Referred to as the ‘iPhone City’ by the locals, Zhengzhou is a Chinese city of six million residents with a huge Foxconn factory, that has the capacity to produce 500,000 iPhones a day. A recent article by The New York Times gives an in-depth look on how Foxconn’s immense manufacturing facility in Zhengzhou operates, and how it became one of Apple’s major global manufacturing plants, as well as the “hidden bounty of perks, tax breaks, and subsidies”.
The source details that the iPhone City is a complex system, that has developed over several years and involves economic incentives provided to Foxconn by local and national Chinese governments, intricate tax strategies that lower Apple’s costs, and a state recruited and trained labor force. The local government has provided more than $1.5 billion in funds to Foxconn, to help it build large sections of the factory and nearby employee housing, “all of it in support of iPhone production”.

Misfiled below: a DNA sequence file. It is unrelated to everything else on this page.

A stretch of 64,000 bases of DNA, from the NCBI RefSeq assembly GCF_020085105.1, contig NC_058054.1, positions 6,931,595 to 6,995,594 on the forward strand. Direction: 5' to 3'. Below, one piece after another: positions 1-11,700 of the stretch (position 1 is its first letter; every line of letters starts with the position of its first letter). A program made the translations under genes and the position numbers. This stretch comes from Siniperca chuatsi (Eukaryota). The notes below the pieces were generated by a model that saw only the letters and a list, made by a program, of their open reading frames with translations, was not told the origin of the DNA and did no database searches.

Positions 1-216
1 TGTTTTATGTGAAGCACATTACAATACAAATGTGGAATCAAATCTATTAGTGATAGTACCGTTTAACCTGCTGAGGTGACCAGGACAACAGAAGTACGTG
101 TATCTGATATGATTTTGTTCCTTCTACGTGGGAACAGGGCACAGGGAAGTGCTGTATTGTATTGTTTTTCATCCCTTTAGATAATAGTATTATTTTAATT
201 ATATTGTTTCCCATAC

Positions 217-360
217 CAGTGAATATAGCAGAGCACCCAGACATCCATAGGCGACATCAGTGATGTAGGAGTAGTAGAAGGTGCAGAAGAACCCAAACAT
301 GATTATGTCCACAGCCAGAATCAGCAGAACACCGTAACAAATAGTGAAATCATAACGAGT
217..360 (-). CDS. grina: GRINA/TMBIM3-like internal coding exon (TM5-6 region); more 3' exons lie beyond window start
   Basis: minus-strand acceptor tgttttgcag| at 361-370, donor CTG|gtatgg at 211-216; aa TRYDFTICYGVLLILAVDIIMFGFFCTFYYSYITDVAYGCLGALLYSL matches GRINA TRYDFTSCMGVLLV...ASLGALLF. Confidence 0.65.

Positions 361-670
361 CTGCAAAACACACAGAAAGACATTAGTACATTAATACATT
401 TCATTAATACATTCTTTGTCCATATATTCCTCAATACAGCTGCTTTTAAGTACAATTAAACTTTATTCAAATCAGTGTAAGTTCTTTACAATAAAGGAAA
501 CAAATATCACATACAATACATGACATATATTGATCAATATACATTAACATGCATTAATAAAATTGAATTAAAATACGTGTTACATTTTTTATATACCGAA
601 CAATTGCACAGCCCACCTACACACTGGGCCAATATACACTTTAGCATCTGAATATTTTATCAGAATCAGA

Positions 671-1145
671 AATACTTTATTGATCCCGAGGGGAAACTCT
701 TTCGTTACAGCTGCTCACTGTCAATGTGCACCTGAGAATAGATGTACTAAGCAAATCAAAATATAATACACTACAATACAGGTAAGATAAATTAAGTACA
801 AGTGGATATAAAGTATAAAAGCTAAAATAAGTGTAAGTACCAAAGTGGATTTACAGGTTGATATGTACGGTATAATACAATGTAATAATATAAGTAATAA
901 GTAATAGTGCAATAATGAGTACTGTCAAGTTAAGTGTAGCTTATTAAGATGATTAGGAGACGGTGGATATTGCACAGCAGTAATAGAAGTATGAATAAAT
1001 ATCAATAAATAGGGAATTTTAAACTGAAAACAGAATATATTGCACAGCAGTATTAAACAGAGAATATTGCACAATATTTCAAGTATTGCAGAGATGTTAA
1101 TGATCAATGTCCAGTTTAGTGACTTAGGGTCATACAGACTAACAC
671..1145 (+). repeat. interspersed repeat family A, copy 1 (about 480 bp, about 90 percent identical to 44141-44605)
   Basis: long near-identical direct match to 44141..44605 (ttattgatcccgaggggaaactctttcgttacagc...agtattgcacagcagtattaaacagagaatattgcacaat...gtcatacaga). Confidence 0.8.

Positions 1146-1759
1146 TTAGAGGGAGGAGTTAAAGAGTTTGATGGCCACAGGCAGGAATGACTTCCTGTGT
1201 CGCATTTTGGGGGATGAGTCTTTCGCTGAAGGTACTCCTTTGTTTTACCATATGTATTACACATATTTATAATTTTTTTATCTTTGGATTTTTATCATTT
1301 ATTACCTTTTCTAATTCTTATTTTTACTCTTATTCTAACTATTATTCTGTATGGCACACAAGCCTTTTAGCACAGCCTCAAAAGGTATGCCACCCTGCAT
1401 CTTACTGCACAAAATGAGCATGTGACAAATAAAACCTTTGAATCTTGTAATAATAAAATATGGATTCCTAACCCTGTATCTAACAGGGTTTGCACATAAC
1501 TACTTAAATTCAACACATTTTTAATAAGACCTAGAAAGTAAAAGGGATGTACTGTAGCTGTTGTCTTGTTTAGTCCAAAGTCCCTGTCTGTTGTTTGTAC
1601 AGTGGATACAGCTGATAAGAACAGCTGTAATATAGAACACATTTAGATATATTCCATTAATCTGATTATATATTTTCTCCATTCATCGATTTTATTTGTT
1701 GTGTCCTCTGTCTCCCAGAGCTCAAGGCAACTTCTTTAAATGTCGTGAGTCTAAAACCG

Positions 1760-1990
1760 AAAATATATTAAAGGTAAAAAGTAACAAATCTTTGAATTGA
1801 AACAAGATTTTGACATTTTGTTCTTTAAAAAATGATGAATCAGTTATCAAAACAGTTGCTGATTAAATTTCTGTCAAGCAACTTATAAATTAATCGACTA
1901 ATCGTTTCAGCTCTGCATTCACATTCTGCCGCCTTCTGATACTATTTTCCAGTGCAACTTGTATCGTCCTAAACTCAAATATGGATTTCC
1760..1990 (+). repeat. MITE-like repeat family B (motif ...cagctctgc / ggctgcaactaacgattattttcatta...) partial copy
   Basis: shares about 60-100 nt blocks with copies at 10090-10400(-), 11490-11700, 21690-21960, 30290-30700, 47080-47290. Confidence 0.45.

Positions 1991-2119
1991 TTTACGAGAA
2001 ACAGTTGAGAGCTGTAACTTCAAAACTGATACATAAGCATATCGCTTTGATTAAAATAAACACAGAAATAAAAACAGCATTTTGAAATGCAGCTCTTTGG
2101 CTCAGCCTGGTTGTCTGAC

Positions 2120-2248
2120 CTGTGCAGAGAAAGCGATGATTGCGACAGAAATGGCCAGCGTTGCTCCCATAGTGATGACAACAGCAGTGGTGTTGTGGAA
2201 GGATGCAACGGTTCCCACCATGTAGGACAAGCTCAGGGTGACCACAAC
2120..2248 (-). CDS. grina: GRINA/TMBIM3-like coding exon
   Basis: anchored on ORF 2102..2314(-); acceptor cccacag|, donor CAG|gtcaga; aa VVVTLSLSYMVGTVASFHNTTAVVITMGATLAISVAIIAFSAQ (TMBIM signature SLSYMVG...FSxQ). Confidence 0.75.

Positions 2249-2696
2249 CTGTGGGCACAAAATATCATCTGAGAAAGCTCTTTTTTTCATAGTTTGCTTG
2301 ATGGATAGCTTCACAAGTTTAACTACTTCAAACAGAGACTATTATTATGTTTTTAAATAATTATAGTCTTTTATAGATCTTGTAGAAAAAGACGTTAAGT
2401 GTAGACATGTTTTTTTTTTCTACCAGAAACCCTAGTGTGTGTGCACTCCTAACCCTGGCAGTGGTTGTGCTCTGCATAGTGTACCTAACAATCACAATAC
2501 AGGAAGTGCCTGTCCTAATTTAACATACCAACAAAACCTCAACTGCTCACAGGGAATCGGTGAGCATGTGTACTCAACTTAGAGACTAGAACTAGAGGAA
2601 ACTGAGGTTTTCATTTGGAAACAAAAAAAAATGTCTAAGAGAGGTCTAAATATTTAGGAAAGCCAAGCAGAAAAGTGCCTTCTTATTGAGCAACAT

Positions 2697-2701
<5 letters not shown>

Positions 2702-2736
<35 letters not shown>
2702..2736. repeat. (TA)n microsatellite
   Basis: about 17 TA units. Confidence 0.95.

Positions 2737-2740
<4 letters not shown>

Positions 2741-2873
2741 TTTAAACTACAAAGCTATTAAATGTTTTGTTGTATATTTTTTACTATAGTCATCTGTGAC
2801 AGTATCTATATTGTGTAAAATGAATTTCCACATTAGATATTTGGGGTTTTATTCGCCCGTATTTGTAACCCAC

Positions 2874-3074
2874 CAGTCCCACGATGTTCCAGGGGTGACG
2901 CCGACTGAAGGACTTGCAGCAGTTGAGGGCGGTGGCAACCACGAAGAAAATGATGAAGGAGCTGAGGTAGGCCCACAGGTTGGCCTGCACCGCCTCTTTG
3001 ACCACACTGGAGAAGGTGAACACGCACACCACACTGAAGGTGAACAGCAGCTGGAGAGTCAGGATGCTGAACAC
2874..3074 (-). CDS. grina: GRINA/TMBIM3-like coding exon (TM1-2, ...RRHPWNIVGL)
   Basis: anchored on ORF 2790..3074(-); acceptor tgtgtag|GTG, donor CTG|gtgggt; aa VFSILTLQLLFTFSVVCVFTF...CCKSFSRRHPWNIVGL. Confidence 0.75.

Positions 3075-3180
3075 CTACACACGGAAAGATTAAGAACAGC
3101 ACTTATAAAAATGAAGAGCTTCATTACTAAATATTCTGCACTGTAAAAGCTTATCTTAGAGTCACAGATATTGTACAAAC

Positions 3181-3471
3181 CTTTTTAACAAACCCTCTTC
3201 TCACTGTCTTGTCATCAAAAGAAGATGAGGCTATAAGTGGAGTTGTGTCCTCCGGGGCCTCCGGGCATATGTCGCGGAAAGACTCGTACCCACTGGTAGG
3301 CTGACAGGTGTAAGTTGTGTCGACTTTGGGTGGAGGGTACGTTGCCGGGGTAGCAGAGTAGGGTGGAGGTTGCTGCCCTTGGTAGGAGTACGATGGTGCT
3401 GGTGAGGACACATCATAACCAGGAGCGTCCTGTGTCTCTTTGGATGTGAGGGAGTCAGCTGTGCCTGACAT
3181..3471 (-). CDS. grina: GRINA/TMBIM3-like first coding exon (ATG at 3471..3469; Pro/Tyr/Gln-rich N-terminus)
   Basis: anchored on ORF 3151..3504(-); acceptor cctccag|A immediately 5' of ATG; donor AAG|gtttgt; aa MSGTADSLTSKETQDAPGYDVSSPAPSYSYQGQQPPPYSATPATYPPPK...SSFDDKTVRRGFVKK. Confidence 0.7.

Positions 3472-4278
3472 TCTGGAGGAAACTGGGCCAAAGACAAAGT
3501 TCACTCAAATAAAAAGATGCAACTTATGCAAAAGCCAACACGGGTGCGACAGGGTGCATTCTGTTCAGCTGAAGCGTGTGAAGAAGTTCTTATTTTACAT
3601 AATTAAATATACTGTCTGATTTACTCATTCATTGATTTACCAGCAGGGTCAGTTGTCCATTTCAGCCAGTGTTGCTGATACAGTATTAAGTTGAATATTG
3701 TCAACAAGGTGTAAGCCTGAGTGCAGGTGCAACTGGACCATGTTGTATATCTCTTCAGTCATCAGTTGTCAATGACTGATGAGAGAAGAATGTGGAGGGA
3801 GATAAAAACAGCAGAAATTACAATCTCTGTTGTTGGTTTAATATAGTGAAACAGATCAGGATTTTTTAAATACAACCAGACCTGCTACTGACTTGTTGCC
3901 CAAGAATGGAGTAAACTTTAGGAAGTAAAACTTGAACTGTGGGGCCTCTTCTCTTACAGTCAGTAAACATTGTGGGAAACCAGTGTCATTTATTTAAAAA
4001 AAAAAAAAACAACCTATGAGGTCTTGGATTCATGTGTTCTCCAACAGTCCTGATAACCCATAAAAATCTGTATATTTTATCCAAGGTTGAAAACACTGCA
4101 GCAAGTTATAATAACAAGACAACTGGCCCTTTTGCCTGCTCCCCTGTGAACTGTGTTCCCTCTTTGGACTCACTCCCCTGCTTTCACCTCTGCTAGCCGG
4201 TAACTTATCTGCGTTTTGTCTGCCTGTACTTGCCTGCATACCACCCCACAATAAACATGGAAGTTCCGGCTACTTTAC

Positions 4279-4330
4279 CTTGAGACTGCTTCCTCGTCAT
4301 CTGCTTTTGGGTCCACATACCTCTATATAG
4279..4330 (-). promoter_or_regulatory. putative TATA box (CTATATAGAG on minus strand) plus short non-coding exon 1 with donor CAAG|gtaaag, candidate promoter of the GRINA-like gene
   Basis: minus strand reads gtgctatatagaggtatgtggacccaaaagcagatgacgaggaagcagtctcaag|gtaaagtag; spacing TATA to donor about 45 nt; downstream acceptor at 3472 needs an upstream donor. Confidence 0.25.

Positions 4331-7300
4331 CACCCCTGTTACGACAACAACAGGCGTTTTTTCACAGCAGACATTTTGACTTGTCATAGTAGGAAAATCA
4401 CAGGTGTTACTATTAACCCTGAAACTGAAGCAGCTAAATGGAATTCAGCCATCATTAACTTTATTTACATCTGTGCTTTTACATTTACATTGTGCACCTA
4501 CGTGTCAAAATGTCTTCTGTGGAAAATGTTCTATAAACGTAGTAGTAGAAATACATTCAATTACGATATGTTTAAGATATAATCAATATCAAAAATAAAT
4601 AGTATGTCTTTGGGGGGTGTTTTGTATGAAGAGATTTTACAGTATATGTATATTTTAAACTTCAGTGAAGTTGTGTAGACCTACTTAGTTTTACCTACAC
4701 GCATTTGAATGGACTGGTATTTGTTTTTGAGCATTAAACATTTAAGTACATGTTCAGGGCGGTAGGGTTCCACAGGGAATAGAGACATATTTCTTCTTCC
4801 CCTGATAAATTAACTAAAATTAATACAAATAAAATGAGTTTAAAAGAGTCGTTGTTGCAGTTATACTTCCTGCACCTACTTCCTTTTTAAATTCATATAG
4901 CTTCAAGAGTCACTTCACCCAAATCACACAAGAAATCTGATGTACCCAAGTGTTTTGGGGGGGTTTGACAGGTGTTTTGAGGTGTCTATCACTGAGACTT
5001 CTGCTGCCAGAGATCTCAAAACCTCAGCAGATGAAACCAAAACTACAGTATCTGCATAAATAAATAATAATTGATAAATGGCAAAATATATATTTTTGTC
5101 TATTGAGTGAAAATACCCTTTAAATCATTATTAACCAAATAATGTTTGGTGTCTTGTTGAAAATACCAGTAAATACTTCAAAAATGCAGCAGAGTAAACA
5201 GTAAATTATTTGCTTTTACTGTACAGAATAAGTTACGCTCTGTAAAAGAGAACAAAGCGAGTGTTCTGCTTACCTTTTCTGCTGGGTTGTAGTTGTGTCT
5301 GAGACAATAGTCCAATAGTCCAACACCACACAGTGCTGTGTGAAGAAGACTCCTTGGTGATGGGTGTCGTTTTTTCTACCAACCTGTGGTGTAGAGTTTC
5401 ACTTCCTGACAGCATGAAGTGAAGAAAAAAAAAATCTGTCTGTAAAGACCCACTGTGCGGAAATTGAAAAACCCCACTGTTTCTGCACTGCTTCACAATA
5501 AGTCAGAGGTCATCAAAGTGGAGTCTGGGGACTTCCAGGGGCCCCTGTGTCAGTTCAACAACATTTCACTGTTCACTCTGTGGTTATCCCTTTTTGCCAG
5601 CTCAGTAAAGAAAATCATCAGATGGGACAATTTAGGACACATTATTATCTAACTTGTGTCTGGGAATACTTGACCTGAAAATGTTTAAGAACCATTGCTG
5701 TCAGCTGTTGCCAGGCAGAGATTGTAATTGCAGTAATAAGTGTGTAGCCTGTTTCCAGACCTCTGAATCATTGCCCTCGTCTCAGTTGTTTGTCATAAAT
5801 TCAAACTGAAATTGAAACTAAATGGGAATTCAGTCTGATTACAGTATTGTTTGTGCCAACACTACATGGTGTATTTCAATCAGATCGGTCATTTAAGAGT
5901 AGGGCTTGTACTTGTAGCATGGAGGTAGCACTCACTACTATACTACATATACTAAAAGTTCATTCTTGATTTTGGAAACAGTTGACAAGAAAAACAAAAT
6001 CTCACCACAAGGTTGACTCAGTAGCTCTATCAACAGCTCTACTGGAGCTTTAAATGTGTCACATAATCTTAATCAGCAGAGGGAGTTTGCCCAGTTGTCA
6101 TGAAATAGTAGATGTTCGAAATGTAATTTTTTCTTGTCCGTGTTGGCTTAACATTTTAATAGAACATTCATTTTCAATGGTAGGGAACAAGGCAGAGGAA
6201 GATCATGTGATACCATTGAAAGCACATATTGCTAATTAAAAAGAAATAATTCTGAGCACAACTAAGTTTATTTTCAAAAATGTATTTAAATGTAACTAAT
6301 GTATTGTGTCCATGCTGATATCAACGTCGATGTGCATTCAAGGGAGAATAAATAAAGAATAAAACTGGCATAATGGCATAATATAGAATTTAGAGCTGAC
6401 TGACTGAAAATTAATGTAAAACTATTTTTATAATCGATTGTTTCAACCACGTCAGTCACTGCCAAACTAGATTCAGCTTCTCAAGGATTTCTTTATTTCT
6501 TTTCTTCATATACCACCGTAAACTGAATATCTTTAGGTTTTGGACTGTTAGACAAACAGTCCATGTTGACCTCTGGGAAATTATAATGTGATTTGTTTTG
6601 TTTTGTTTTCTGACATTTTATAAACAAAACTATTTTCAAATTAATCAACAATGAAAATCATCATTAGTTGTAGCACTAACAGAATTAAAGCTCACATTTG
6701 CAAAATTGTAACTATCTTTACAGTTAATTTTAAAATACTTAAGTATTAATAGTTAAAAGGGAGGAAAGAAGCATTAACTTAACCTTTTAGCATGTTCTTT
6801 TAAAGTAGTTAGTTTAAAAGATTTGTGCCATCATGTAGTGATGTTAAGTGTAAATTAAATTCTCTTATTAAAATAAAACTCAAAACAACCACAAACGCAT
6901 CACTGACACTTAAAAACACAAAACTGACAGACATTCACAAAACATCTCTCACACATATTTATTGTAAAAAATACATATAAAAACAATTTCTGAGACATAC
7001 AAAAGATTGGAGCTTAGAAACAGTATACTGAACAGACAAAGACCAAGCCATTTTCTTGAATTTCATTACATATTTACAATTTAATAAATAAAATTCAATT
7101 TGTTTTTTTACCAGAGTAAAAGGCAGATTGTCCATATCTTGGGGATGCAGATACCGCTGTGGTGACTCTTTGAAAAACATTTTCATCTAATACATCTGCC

The article also shares the inner workings of Foxconn’s Zhengzhou factory:
A crushing work force begins arriving for the early shift at 6:30 a.m. They travel by foot, by bus, by motor scooter and even by pedicab. They file steadily into dozens of factory sites, spread out across 2.2 square miles. At the peak, some 350,000 workers assemble, test and package iPhones — up to 350 a minute. The government pays recruiters a subsidy for every worker they hire, Mr. Liu said. “If the demand is high, then they will pay more,” he said. “If the demand is low, then the payment will be low, too.”
To read the lengthy article in its entirety, hit up the source link.